The NSA Hawaii facility, known as a Remote Operations Center, opened in January 2012, replacing an older site located in a nearby World War II-era facility. The facility is focused on intercepting communications from Asia, and the Washington Post has reported that it also is involved in operations in cyberspace such as mapping adversaries’ computer networks and implanting electronic beacons.

    Snowden was assigned by Booz Allen Hamilton to the Hawaii facility in late March or early April 2013, after first attending training sessions near NSA’s Maryland headquarters.

    He was only there for a few weeks before he told his employers that he needed time off because of health problems. Snowden then disappeared and turned up several weeks later in Hong Kong. There, he gave a TV interview and a trove of secrets from the NSA and its British counterpart, Government Communications Headquarters, to writer Glenn Greenwald, filmmaker Laura Poitras, and journalists from Britain’s Guardian newspaper.

    Reuters reported in August that Snowden began downloading documents describing the U.S. government’s electronic spying on an earlier job working for Dell Inc in April 2012.

    One official said Congressional oversight committees had repeatedly expressed concerns to the administration that agencies across the government, including spy units, had moved too slowly to install updated security software.

    Another official said that U.S. agencies were still not positive they knew the details of all the material which Snowden had downloaded and turned over to journalists.

    (Editing by Tiffany Wu and Grant McCool)

    Fri, Oct 18 2013

    By Mark Hosenball and Warren Strobel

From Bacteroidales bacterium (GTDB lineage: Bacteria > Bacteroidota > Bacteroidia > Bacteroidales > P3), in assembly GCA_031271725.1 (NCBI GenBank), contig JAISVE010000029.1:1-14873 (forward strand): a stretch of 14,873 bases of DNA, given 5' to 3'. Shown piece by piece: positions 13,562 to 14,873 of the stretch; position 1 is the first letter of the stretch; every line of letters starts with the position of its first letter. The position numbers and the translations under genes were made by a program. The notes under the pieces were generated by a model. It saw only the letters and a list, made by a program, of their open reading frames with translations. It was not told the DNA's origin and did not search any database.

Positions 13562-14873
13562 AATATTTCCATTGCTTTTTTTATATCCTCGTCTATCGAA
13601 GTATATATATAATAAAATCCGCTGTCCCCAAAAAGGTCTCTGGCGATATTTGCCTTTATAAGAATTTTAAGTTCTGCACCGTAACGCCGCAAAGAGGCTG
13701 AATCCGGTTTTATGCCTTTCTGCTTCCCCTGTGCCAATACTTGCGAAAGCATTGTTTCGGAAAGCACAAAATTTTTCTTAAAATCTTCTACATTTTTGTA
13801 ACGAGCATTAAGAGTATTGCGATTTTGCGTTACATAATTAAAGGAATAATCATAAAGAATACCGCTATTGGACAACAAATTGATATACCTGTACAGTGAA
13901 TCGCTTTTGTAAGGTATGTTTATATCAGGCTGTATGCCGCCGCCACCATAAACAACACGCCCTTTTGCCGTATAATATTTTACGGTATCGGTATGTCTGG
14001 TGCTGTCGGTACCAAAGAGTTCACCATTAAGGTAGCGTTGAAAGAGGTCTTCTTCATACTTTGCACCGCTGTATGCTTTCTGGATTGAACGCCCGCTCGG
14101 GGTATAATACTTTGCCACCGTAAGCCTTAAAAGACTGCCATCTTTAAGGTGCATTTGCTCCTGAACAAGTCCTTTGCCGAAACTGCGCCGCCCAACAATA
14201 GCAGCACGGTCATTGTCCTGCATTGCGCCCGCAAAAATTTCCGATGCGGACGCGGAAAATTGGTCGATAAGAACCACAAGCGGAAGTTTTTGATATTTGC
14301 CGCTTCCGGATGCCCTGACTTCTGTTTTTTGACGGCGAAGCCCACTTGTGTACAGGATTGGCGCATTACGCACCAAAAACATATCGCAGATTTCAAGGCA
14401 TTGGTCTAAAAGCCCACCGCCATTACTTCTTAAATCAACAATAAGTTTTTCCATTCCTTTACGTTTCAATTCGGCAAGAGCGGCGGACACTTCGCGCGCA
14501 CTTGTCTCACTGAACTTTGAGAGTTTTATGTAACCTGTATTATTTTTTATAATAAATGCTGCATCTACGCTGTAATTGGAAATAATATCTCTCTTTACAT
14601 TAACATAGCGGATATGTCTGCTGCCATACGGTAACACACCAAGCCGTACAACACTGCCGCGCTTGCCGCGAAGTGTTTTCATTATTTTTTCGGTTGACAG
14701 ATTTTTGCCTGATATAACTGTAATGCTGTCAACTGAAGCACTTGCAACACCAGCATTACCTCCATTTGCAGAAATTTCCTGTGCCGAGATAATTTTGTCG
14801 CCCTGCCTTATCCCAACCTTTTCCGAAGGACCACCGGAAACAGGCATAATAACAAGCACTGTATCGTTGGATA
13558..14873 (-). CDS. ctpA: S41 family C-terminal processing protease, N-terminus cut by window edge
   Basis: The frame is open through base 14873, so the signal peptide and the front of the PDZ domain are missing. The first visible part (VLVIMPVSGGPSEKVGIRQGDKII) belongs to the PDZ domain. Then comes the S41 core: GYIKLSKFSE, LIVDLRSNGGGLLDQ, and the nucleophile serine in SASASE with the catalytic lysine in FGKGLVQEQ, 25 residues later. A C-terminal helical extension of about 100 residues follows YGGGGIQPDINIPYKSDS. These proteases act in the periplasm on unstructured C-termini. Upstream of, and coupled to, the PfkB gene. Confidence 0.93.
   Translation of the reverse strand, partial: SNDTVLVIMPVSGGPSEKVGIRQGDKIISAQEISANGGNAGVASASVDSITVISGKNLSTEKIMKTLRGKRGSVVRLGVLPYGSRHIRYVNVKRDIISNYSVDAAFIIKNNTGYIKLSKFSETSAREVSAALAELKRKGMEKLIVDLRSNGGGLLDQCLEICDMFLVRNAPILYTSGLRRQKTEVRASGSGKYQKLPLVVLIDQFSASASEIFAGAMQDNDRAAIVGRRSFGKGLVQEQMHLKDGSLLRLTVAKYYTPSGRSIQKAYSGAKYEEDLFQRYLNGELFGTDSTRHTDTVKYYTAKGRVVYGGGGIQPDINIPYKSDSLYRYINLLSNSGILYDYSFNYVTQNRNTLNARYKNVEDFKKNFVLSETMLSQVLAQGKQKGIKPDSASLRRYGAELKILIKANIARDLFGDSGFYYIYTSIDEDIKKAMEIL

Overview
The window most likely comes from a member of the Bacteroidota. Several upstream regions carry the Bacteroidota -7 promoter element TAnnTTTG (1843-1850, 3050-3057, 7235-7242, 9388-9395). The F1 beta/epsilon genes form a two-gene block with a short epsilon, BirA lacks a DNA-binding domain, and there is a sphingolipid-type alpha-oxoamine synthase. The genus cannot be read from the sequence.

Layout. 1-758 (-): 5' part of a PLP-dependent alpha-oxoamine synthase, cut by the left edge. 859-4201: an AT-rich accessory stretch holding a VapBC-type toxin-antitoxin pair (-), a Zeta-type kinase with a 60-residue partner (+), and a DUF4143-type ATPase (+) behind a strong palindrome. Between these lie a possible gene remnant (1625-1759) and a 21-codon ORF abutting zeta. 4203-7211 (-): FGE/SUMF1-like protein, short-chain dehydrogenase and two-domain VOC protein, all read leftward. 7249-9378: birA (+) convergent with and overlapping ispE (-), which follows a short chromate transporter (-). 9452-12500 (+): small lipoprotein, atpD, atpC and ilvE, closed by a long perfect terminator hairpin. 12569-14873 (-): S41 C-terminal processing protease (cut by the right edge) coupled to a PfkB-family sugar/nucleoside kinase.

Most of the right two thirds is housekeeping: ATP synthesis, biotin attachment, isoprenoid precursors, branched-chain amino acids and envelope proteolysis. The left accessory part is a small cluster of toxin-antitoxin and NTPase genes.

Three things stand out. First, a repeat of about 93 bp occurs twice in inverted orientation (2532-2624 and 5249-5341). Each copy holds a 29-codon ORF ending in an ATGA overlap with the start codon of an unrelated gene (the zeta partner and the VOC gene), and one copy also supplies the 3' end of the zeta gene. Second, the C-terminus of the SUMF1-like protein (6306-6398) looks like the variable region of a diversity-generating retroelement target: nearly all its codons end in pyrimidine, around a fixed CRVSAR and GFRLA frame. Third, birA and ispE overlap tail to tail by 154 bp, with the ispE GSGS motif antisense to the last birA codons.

Find this story at 18 October 2013

    © Thomson Reuters 2011.

    Oil Espionage; How the NSA and GCHQ Spied on OPEC

    America’s NSA and Britain’s GCHQ are both spying on the OPEC oil cartel, documents from whistleblower Edward Snowden reveal. The security of the global energy supply is one of the most important issues for the intelligence agencies.

    Documents disclosed by whistleblower Edward Snowden reveal that both America’s National Security Agency (NSA) and Britain’s Government Communications Headquarters (GCHQ) have infiltrated the computer network of the the Organization of the Petroleum Exporting Countries (OPEC).

    In January 2008, the NSA department in charge of energy issues reported it had accomplished its mission. Intelligence information about individual petroleum-exporting countries had existed before then, but now the NSA had managed, for the first time, to infiltrate OPEC in its entirety.

    OPEC, founded in 1960, has its headquarters in a box-like building in Vienna. Its main objective is to control the global oil market, and to keep prices high. The 12 member states include Saudi Arabia, Venezuela, Iran and Iraq.

    A Treasure Trove of Information

    When the NSA used the Internet to infiltrate OPEC’s computers, its analysts discovered an internal study in the OPEC Research Division. It stated that OPEC officials were trying to cast the blame for high oil prices on speculators. A look at files in the OPEC legal department revealed how the organization was preparing itself for an antitrust suit in the United States. And a review of the section reserved for the OPEC secretary general documented that the Saudis were using underhanded tactics, even within the organization. According to the NSA analysts, Riyadh had tried to keep an increase in oil production a secret for as long as possible.

    Saudi Arabia’s OPEC governor is also on the list of individuals targeted for surveillance, for which the NSA had secured approval from the secret Foreign Intelligence Surveillance Court. The documents show how careful the Americans were to suspend their surveillance when the Saudi visited the United States. But as soon as he had returned to Riyadh, the NSA analysts began infiltrating his communications once again.

    Praise from Department of Energy

    According to a 2010 report, one of the analysts’ conclusions was that the Saudis had released incorrect oil production figures. The typical “customers” for such information were the CIA, the US State Department and the Department of Energy, which promptly praised the NSA for confirming what it had suspected for years.